Consider it a case of good taxpayer dollars literally being blown away: The Federal Emergency Management Agency spent more than $177 million on hurricane repairs in Florida that should have been paid by private insurance, a new watchdog report has found.
In response to hotline complaints from whistleblowers, the Department of Homeland Security’s inspector general conducted an audit and concluded that FEMA not only overpaid for 2004-2005 hurricane damage in Florida, it also left the government liable for another $1 billion in future disaster costs due to lax insurance reviews.
The report, which was released to the public on New Year’s Eve, found that officials at FEMA had been aware of the insurance discrepancies since 2010 but had done nothing to fix them.
“FEMA’s apparently intentional wastefulness in this case shows a disrespect for taxpayer dollars beyond the general inefficiency that plagues government,” Douglas Kellogg of the National Taxpayers Union told The Washington Times.
Furthermore, investigators cautioned in the report that the issue might not be isolated to Florida.
“FEMA told us that, due to the nature of disaster recovery response, some of the insurance specialists who worked on the Florida disasters transitioned to other disasters, including Hurricane Sandy,” investigators wrote.
“We are concerned that the conditions we identified in this report continue to exist and may be ongoing in some active disasters.”
For failing to hold private insurance companies responsible for disaster relief and knowingly throwing taxpayer dollars to the wind, FEMA wins this week’s Golden Hammer, a distinction from The Times highlighting examples of wasteful or undisciplined government spending.
“Given that taxpayer funds were cynically used when private insurers should have been footing the bill, there should be plenty of bipartisan outrage. And FEMA has no excuse not [taking] action and avoid[ing] potentially up to a billion dollars in further waste,” Mr. Kellogg said.
The Sunshine State experienced catastrophic hurricanes Charley and Katrina in 2004 and 2005, respectively. In total, seven hurricanes hit the state over the two years, causing $45 billion in damages and resulting in roughly $4.5 billion in public assistance funding, according to the report.
In many cases FEMA officials incorrectly determined that insurance was not available to cover rebuilding costs even when the applicant had a policy that did cover the damage.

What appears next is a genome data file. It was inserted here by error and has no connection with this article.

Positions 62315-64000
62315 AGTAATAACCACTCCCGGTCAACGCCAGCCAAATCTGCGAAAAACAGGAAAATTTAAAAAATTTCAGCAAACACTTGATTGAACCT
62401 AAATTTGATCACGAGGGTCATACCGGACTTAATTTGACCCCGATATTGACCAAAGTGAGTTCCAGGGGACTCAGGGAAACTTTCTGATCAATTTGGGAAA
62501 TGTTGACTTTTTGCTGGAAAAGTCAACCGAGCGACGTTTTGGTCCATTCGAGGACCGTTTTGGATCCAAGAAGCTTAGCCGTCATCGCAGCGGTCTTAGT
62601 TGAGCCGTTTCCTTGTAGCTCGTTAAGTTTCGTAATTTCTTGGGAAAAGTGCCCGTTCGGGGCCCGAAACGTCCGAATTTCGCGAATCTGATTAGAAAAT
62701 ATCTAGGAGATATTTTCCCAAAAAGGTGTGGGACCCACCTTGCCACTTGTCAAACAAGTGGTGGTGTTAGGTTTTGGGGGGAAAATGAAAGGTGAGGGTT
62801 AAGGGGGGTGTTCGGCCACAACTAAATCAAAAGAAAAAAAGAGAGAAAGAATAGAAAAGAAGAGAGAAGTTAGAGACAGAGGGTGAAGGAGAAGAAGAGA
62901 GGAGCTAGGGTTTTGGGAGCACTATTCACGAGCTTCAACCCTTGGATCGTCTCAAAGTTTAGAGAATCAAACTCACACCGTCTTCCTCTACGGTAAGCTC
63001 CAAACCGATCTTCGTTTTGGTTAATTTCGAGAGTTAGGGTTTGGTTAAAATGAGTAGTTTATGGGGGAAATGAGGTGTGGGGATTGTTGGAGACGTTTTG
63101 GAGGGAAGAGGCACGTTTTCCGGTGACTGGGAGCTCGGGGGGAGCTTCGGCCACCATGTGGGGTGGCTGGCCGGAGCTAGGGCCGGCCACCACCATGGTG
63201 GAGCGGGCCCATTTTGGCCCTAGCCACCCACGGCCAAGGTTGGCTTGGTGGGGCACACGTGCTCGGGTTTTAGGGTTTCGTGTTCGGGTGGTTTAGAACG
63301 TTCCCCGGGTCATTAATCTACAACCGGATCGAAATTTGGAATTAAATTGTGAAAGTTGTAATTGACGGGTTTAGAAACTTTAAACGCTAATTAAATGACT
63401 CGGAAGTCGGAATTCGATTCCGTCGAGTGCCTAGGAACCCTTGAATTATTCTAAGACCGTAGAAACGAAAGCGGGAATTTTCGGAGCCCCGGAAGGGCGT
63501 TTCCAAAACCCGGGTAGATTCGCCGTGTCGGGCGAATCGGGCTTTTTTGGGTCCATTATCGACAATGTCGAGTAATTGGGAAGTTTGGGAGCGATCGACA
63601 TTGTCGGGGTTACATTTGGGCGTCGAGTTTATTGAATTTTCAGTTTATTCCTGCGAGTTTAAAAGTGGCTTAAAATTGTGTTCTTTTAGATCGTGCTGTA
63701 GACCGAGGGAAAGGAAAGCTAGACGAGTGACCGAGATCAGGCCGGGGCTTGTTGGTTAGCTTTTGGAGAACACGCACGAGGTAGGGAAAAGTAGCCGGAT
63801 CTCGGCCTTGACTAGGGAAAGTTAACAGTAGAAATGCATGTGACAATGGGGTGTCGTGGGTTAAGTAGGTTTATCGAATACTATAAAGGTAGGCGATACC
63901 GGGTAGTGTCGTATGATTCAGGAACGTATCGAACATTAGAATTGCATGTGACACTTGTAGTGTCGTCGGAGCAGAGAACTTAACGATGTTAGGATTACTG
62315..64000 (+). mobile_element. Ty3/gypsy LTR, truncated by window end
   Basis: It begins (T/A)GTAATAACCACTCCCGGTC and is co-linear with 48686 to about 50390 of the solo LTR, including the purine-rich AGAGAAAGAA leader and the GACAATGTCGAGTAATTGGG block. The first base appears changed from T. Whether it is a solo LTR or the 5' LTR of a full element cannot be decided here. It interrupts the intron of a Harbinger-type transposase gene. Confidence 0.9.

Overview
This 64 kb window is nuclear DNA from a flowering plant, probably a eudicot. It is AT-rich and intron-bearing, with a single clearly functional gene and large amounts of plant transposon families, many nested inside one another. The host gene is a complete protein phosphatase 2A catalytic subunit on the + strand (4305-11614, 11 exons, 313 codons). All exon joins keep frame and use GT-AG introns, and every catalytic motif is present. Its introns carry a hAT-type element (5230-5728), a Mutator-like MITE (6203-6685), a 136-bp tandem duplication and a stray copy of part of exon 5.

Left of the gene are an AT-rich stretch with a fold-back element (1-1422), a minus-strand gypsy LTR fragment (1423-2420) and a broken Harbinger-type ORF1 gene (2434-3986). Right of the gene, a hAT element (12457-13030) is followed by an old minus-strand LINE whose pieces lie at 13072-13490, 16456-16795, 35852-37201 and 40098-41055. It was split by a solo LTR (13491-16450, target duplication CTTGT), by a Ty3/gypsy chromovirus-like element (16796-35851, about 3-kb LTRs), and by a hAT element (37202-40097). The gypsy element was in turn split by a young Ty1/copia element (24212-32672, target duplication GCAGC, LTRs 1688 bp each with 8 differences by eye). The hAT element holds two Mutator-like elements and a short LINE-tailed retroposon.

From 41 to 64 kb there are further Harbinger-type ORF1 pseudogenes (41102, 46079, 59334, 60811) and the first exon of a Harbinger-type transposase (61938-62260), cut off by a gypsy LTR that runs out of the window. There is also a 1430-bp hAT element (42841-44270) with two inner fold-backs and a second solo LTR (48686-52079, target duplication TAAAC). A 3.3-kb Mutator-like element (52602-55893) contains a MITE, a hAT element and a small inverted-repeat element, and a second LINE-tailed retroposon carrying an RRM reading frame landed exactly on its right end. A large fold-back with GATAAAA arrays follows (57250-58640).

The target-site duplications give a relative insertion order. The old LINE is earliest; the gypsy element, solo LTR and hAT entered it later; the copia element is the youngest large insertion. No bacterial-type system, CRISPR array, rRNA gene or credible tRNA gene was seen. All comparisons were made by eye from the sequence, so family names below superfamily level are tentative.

Auditors reviewed 78 cases while conducting their review. FEMA concluded that 38 of those cases — 49 percent — did not have insurance coverage and therefore provided federal grants.
But the inspector general found that only three of the 38 “no insurance” cases actually had proof that insurance would not cover the rebuilding costs.
Investigators found that costs funded by FEMA might have been duplicated by insurance companies as well.
Critical insurance documentation was missing for several of the cases auditors reviewed. Investigators concluded that FEMA could not have completed valid insurance assessments with missing information, and determined that insurance potentially covered about 91 percent of the FEMA-approved funding.
FEMA also did not dispute insurance companies’ claims over what damage they did and did not cover. Investigators wrote that FEMA should have sought a second opinion from the state insurance commissioner before granting funding.
In addition to the unsupported rebuilding costs, FEMA could be responsible for up to $1 billion in future Florida disasters, because insurance specialists routinely waived the requirement for residents to obtain and maintain insurance for future disasters, even when they did not have the authority to do so.
According to the report, many Florida communities may not have sufficient insurance coverage for future natural disasters like the hurricanes that ravaged the state in 2004 and 2005 because of the insurance waivers.
“The audit report was received on December 19, 2014, and is under review. Our response to the report is due in March 2015, and it would be premature to comment on any actions we may take in response to the report at this time,” a FEMA spokeswoman told The Times in an email.
The inspector general made five recommendations to FEMA, including an order to recover the $177.2 million from private insurance.
This week hasn’t been a good one for FEMA. On Wednesday, the same day the IG report was released, Sen. Tom Coburn, Oklahoma Republican, released his own report detailing outdated FEMA rules that have led to a dramatic increase in disaster recovery spending.
“The current trend, in which the federal government has assumed increasing responsibility for funding disaster recovery, is simply unsustainable,” Mr. Coburn said. “In the past, states have considered the federal government a last resort in the wake of catastrophic events, relied on only under circumstances in which their recovery capacities were truly overwhelmed.”
A review of FEMA’s process for determining when the president should declare a disaster found that, in many cases, bureaucracy and politics, not Mother Nature, were largely responsible for the increasing frequency of declared disasters, according to the report.